# Cobb-Douglas function

tThe Cobb-Douglas function is used to measure consumers preferences between different bundles of goods or how a firm can combine inputs to produce output.

# Cobb-Douglas utility function

Consider a world which only has two goods. The Cobb-Douglas utility function is usually defined as:

U= X^\alpha Y^{(1-\alpha)}

where U represents a consumers utility function, X is the quantity of good 1, Y is the quantity of good 2 and $\alpha$ is a parameter which lies on the interval (0,1).

## Consumer demand function

Consider the Cobb-Couglas utility function subject to the budget constraint

$M = P_{x} x + P_y y$

where $M$ is the consumers income, $P_x$ is the price of good $x$ and $P_y$ is the price of good $y$.

The consumer demand equation is found by maximising the consumers utility function subject to their budget constraint. The Langrangian function is defined as

$\mathcal{L} = x^{\alpha} y^{1-\alpha} + \lambda(M - P_x x + P_y y)$

The first-order conditions are:

\frac{\partial p}{\partial x}=\alpha \frac{u}{x}-\lambda P_{x}=0 \\

\frac{\partial \alpha}{\partial x}=(1-\alpha) \frac{u}{y}-\lambda P_{y}=0

# Cobb-Douglas function

The Cobb-Douglas function is used to represent consumers preferences or the production function of a firm.

## Consumer demand equations

In a world where there are two commodities, the Cobb-Douglas utility function for an individual is expressed:

$
U = X^\alpha Y^{1-\alpha}
$
(1)

where $\inline U$ is the consumers utility, $\inline X$ is the quantity of commodity 1 and $\inline Y$ is the quantity of commodity 2.

The budget constraint for an individual with fixed income is represented:

$
M = P{X} X + P{Y} Y
$
(2)

where $\inline M$ is the consumers income, $\inline P{X}$ is the price of commodity $\inline X$ and $\inline P{Y}$ is the price of commodity $\inline Y$.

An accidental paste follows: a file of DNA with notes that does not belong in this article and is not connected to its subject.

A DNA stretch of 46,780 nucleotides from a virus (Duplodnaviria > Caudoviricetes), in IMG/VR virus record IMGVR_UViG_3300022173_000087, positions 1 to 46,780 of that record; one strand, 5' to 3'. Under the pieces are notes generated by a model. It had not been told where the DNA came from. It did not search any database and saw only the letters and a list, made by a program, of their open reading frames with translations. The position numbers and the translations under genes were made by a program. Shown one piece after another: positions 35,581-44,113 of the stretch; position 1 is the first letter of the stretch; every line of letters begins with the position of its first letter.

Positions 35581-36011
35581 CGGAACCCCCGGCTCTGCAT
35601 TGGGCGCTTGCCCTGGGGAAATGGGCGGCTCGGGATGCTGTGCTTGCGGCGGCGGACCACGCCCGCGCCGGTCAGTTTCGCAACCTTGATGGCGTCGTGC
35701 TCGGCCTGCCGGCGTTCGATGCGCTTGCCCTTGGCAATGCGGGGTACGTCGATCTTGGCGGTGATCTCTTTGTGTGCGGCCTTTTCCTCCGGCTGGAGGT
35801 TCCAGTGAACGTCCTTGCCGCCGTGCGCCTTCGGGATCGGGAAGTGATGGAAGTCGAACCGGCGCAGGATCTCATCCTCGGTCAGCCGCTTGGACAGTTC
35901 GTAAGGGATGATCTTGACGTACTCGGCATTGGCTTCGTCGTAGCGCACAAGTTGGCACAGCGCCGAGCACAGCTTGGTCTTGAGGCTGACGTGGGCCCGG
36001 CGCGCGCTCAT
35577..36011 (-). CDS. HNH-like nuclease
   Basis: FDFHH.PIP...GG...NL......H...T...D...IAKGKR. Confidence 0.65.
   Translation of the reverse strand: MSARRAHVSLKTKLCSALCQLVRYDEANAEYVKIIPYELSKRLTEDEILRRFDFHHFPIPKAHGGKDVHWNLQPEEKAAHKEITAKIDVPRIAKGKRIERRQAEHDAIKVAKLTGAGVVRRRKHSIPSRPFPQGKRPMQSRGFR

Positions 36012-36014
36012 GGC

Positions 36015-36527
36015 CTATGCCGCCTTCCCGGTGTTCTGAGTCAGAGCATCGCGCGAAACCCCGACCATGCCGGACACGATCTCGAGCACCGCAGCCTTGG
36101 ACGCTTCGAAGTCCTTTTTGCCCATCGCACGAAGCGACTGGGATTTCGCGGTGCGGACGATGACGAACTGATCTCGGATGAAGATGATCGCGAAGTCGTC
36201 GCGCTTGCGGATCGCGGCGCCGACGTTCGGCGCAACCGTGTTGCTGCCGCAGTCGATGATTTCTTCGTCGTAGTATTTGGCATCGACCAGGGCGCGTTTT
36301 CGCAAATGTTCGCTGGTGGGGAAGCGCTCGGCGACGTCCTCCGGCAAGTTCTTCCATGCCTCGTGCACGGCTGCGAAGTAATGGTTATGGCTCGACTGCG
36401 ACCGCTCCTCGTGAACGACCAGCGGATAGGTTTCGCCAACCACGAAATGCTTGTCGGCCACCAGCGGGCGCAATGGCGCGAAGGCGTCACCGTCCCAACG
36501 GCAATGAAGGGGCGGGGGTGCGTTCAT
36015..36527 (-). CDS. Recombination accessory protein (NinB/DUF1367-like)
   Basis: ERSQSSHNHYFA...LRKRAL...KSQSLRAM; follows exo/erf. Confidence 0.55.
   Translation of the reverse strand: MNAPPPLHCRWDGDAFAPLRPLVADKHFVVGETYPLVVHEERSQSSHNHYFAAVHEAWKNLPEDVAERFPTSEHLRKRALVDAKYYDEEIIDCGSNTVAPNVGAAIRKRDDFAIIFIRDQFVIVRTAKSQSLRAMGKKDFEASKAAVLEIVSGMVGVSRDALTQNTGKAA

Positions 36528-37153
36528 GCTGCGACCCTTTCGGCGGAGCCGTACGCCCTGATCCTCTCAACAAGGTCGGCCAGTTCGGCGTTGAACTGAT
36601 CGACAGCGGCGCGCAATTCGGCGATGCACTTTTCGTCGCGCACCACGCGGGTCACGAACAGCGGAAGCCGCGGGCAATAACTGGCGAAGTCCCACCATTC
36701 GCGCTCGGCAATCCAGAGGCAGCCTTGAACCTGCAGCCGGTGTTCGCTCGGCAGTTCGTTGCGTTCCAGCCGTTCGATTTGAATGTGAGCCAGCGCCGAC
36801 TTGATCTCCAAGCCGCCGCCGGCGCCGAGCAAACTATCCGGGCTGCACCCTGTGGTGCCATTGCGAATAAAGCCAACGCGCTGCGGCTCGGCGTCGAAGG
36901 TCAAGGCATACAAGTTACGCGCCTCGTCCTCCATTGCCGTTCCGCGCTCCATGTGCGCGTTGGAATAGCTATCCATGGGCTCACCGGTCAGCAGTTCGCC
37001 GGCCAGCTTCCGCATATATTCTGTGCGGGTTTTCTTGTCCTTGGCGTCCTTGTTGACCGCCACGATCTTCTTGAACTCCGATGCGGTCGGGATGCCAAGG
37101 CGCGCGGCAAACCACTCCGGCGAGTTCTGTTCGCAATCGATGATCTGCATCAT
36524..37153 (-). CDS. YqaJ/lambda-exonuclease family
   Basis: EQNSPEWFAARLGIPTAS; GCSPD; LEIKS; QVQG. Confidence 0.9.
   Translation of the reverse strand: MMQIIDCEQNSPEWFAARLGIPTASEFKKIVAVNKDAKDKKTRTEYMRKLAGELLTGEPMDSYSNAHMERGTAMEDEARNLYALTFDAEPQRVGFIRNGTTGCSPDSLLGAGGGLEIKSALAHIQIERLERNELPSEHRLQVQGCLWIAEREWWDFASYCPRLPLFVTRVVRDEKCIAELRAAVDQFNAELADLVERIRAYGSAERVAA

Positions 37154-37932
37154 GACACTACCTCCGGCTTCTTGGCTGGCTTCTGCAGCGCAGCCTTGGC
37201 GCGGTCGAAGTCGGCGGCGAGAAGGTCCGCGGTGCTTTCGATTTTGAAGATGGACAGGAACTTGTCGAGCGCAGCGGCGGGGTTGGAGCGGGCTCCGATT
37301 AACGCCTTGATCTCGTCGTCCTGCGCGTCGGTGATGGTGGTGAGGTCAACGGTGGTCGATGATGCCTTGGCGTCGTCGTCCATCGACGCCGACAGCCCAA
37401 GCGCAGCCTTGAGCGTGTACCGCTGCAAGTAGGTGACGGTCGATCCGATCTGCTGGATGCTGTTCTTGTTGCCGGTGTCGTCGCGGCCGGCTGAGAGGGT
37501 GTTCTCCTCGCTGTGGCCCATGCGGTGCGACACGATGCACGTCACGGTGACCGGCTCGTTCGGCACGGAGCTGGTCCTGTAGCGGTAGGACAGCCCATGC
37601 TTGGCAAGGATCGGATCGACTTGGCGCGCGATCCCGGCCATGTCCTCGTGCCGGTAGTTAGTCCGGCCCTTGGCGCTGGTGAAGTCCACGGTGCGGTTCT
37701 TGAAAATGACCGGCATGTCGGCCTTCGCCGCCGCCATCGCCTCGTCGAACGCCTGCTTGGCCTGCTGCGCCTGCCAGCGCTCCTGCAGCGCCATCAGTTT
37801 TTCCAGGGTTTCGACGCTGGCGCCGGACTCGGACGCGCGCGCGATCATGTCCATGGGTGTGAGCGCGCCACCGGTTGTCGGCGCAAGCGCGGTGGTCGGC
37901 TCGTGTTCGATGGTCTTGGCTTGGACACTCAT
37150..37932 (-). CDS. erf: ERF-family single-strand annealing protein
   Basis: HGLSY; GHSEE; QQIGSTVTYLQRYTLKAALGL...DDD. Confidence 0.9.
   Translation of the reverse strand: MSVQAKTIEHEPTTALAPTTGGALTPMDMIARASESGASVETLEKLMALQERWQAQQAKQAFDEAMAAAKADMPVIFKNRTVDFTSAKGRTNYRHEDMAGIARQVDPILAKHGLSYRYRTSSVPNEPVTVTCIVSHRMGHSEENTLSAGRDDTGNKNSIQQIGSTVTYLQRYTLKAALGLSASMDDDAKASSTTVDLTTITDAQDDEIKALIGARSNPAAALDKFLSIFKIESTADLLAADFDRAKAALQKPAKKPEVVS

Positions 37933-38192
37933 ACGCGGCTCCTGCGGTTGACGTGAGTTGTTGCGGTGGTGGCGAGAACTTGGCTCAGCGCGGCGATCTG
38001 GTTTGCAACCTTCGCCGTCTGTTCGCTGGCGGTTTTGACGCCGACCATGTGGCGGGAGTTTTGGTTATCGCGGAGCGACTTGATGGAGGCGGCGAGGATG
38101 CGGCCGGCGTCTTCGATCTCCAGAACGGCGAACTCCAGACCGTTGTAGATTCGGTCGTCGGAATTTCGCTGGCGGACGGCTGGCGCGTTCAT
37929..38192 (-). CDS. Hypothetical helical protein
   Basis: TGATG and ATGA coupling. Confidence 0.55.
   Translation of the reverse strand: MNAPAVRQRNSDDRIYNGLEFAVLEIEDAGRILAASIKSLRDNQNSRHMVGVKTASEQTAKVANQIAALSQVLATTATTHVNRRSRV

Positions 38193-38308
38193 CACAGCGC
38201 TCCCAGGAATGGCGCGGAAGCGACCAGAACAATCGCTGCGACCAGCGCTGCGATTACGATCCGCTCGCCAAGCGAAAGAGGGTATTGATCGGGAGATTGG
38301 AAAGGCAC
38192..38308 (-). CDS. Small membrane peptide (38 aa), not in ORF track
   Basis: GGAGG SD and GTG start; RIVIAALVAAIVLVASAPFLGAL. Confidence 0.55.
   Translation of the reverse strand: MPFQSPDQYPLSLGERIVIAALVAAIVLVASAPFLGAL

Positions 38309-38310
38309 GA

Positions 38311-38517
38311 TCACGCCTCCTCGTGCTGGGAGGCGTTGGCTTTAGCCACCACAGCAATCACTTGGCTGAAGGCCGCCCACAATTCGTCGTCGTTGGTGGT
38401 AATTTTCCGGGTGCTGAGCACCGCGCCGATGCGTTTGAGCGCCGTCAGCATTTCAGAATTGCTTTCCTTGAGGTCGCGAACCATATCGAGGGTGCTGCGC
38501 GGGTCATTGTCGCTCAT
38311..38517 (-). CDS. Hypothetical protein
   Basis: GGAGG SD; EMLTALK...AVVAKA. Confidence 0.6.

The demand for commodity $\inline X$ and commodity $\inline Y$ are derived from the cost minimising solution to the Lagrangian

$\mathcal{L} = X^\alpha Y^{(1-\alpha)} + \lambda[M - P_X X + P_Y Y]
$
(3)

The first-order conditions for the Lagrangian are:

$\frac{\partial \mathcal{L}}{\partial X}=\alpha \frac{U}{X}-\lambda P_{x}=0$(3)

$\frac{\partial \mathcal{L}}{\partial Y}=(1-\alpha) \frac{U}{Y}-\lambda P_{y}=0
$
(4)

The two equations can be equated to find a relationship between $\inline X$ and $\inline Y$ such that

$\alpha \frac{U}{P{X} X}= \frac{(1-\alpha) U }{P{Y} Y}$(5)

which can be rearranged such that $\inline X$ is the subject

$X = (\frac{\alpha}{(1-\alpha)})(\frac{P_Y}{P_X})Y$(6)

Substituting this equation back into the budget constraint yields:

$M=P{X} \frac{\alpha}{(1-\alpha)} \frac{P{Y}}{P{X}} Y +P{y} Y$(7)

Solving for $\inline Y$ is completed via the following steps:

$M =\frac{\alpha}{1-\alpha}P{Y} Y +P{Y} Y$(8)

$(1-\alpha) M =\alpha P{Y} Y + (1-\alpha) P{Y} Y$(9)

$(1-\alpha) M = P_{Y} Y$(10)

The demand for $\inline Y$ is expressed:

$Y =\frac{(1-\alpha) M}{P_{Y}}$(11)

where:

$P_{Y} Y = (1-\alpha) M$(12)

## Budget share

The budget share represents the fraction of income that is spent on each commodity. For the commodity $\inline Y$, the budget share can be derived by re-arranging () such that:

$(1-\alpha)=\frac{P_{Y} Y}{M}$(13)

The $\inline \alpha$ parameters of the Cobb-Douglas function turn out to be the budget shares for an individual.

## Own-price elasticity

The own-price elasticity is defined as:

$\varepsilon=\frac{d Y}{d P_{Y}} \frac{P_Y}{Y}$(14)

Where $\frac{d y}{d p}$ is the derivative of demand for $x$ with respect to the price of $\inline X$.

$\frac{d y}{d P{y}}=-(1-\alpha) \frac{M}{P{y}} \cdot \frac{1}{P_{y}}$(15)

$\frac{d y}{d P{y}}=\frac{-y}{P{y}}$(16)

$\frac{d y}{d p{y}} \cdot \frac{p{y}}{y}=-1$(17)

Therefore, $\inline \varepislon = -1$ is the own-price elasticity.